Leave a comment

The Books Briefing: Justin Torres, ‘Blackouts’

The Books Briefing: Justin Torres, ‘Blackouts’
The Books Briefing: Justin Torres, ‘Blackouts’


This is an edition of the revamped Books Briefing, our editors’ weekly guide to the best in books. Sign up for it here.

The National Book Awards, a glitzy affair otherwise known as the Oscars for book nerds, took place on Wednesday night. One overwhelming motif pulsed through nearly all of the winning books: the will of marginalized people to have their suppressed stories heard and acknowledged. The winner in the nonfiction category was Ned Blackhawk’s The Rediscovery of America, a radical retelling of history from a Native American perspective. Craig Santos Perez, an Indigenous Chamorro writer from Guam, won the poetry prize for his collection from unincorporated territory [åmot]. At the end of his acceptance speech, he read a poem, “The Pacific Written Tradition,” about wanting young Indigenous people from his island to understand all the ways their history had actually been preserved despite not being taught in school: “Our ancestors tattooed their skin with defiant / scripts of intricately inked genealogy, stories / of plumage and pain.” The translated-literature prize went to Stênio Gardel, a Brazilian writer, for his novel, The Words That Remain, about an elderly gay man, illiterate for most of his life and from an impoverished area of Brazil, who finally learns to read and can piece together the story of his own youthful, illicit love affair. But the book that best demonstrated the night’s strong preference for works that deal with stifled or erased histories was Justin Torres’s Blackouts, which won the fiction award. Tope Folarin’s essay on the novel, published this week in The Atlantic, homes in on this theme.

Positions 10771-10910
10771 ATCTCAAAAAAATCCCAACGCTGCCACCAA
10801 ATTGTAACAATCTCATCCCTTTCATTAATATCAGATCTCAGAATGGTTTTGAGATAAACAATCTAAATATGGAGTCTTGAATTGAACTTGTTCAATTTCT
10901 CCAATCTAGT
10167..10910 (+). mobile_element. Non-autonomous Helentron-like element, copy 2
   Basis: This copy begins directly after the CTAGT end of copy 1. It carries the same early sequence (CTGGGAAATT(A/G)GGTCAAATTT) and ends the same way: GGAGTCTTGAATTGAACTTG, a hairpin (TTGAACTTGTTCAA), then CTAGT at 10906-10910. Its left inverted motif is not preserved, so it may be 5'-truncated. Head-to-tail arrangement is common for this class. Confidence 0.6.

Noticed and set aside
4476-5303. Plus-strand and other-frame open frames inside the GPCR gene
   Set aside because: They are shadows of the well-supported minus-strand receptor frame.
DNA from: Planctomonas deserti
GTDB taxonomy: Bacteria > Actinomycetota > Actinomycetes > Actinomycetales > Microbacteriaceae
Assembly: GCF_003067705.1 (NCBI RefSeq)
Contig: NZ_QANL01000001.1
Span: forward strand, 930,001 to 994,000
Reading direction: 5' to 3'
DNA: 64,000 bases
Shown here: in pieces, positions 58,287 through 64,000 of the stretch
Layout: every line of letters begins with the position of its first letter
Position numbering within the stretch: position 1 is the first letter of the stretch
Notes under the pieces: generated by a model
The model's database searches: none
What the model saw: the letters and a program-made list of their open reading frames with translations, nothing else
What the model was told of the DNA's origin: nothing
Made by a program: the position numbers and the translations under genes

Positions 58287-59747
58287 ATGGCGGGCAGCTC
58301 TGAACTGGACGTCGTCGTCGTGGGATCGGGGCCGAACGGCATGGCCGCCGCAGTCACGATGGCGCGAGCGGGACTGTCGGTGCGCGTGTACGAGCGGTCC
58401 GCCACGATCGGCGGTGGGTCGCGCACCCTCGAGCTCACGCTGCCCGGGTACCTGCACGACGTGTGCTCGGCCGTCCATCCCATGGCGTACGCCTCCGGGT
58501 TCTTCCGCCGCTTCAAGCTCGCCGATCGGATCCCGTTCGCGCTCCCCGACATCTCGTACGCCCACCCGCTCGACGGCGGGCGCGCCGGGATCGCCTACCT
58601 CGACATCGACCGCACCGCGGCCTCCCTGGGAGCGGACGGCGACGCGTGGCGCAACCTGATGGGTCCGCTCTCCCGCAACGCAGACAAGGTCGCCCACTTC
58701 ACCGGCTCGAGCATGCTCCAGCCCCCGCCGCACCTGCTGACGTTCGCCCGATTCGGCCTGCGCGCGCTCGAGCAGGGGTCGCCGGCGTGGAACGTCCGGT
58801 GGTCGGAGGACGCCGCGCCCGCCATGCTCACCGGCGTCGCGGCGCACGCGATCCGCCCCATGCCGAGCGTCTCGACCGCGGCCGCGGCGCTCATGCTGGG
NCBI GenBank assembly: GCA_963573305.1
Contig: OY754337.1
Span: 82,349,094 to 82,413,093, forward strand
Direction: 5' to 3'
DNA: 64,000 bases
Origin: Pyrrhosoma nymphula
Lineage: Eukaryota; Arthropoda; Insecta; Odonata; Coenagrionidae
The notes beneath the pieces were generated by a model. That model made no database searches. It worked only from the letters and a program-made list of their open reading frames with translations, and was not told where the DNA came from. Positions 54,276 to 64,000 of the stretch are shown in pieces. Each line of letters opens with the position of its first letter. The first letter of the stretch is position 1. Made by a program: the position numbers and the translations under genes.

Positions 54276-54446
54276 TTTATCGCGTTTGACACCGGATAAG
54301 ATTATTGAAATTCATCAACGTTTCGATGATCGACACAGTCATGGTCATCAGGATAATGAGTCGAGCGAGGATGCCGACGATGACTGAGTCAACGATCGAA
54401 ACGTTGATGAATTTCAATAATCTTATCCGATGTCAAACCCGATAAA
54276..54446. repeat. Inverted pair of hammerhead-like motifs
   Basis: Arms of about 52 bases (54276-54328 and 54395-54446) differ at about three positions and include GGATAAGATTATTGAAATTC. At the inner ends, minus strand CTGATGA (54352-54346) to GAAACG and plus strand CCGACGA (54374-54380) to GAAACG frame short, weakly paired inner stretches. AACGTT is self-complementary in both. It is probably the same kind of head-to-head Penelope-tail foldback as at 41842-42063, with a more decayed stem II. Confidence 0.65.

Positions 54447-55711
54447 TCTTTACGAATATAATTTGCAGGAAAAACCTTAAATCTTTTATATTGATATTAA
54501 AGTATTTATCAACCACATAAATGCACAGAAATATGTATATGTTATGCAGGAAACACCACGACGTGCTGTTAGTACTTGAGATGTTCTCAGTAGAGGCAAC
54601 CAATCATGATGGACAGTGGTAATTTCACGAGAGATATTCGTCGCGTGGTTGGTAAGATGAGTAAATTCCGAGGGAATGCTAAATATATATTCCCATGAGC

First, here are four new stories from The Atlantic’s Books section:

Torres’s book is a complex, multilayered work that, Folarin writes, “incorporates photographs, scripts, and other literary fragments to reclaim history.” Its plot is not so easy to convey, but at its center is a real book, Sex Variants: A Study of Homosexual Patterns, a 1941 study that predated the Kinsey Reports by several years. Sex Variants included 80 case studies of gay and lesbian people; it presented their sexual lives as aberrant while, at the same time and in spite of itself, making their world more legible to outsiders. In Blackouts, the narrator comes into possession of a redacted copy of the report, and he spends the course of the novel trying to make sense of the text that remains—“little poems of illumination,” one character calls them—while slowly working to salvage the lines that were omitted.

The novel is full of attempts at animating overlooked and forgotten lives—both the narrator and Juan Gay, the older man who passed the study along to him, become more visible through the anecdotes they dredge up about themselves. Folarin even describes Blackouts as a kind of “guidebook” for communities “seeking to repossess their past.” Torres, like any novelist, might not want his book mined for lessons, but the exercise his characters engage in, of pulling on all possible historical strands—even those existing in a book that originally dehumanized their community—is instructive. One needs to search for this alternative narrative between the redactions, and possibly underneath them, sometimes pressing very close to the page to do so.